By Brigette Currin 3 minute read

The Department for Business, Energy, and Industrial Strategy (BEIS) has just published the first Science and Innovation Audit for the East of England: a detailed look at the state of tech business and innovation in the region.

Launched officially at the VentureFest East conference, the report is one of several commissioned by UK government to provide thorough innovation about some of the UK’s regional tech hotspots. With this information now readily available, the government can better plan investment and help develop sectors according to the region’s needs and unique strengths.

Not all regions are lucky enough to benefit from a Science and Innovation Audit. While all areas of the UK were invited to apply, BEIS picked just four regions in this second wave of reports to undergo an audit. In our opinion, this thorough look at the region’s tech scene came at just the right time. So far, government’s collective understanding of the region beyond London has been incomplete and lacking a compelling narrative.

While the annual TechNation report does provide a great starting point for looking at tech in the UK, it is by no means comprehensive: the report only considers Ipswich, Norwich, and Cambridge, and disregards the many other towns and smaller tech clusters. The Science and Innovation Audit is a much ‘deeper dive’ on the inner workings of tech in the region.

As expected – though we might be a little biased – the Science and Innovation Audit paints a glowing picture of the East as a centre for science and technological innovation. The audit attributes the region’s talent to its world-class universities, as well as its many startups and scaleups. In the foreword to the report, Dr Andy Richards CBE described the region as a “deep, vibrant and concentrated cluster…The connected nature of this ecosystem makes it a key engine of growth for the UK economy”.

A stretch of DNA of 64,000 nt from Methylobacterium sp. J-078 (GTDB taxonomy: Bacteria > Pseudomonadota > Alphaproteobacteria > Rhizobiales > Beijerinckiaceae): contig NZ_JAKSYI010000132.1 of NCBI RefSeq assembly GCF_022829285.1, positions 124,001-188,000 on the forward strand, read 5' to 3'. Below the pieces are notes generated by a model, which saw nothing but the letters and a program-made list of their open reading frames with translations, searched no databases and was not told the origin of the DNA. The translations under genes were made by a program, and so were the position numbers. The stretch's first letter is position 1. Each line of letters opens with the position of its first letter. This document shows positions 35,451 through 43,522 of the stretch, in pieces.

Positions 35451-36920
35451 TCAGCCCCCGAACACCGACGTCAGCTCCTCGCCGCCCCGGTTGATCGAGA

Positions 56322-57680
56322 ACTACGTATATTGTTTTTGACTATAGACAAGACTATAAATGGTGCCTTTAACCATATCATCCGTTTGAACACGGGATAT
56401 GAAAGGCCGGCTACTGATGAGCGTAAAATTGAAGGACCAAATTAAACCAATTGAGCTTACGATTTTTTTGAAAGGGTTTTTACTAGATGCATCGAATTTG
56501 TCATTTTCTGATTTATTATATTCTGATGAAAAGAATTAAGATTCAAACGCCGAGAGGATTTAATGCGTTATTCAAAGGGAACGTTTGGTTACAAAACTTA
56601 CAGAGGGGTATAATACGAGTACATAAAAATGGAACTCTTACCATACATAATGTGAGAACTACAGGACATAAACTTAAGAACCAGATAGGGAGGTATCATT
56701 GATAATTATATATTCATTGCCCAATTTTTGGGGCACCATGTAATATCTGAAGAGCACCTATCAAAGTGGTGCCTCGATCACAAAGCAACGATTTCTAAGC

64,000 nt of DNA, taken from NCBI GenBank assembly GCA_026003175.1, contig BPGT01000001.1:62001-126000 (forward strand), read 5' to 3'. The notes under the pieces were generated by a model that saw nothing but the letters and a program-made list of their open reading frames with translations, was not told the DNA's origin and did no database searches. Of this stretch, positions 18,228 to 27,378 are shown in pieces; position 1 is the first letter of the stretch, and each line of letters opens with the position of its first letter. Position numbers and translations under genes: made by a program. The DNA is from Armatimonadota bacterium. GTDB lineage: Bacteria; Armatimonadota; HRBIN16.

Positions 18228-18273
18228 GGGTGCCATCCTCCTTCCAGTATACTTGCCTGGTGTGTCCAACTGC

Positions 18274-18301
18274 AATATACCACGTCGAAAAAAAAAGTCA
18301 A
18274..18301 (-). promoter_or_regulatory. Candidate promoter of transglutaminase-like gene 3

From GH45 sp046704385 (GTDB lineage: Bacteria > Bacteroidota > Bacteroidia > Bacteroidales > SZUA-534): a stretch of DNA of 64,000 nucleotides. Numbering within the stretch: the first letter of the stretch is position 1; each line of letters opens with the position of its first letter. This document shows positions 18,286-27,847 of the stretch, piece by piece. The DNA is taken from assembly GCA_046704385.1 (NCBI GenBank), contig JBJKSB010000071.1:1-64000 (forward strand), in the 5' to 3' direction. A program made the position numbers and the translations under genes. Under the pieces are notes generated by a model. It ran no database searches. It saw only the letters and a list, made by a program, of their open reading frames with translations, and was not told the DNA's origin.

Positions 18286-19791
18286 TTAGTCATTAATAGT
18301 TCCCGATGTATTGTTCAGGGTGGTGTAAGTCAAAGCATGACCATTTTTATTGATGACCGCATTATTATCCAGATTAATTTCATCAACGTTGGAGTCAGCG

Although the audit was put together by and for government, it couldn’t do it all by itself. BEIS invited Tech East to join the steering group for the sector of the report looking at ICT and Digital. Our role was to work alongside the business lead (BT), the region’s universities to help BEIS build up a picture of the region. In particular, we helped connect the audit with startups, scaleups, SMEs and business networks and ensure the voice of the region’s small businesses was heard.

As always, we were delighted to contribute to anything that helps put our local tech hotspot on the map. The publication of the Science and Innovation Audit is great news for TechEast members, as it clearly showcases why tech matters to the economy – both regionally and nationally. As it develops its new Industrial Strategy, government sees the audit as important evidence for supporting decisions as to which specialisations have potential global competitive advantage and should be supported in future. Strong clusters tend to attract greater investment and the audit further places tech in the East on the map.

The following infographic taken from the audit summarises some of the key elements present in our healthy regional ecosystem:


Tech East members can feel proud that they are at the heart of this unique ecosystem, and confident that as Government develops its strategy for investment in innovation within the digital and ICT tech sector we are collectively seen as a key growth sector, already world-class but with the potential to go even further.

Armed with the insight provided in the new Science and Innovation Audit, we look forward to continuing to engage with government to support our region and look forward to the planned Industrial white paper.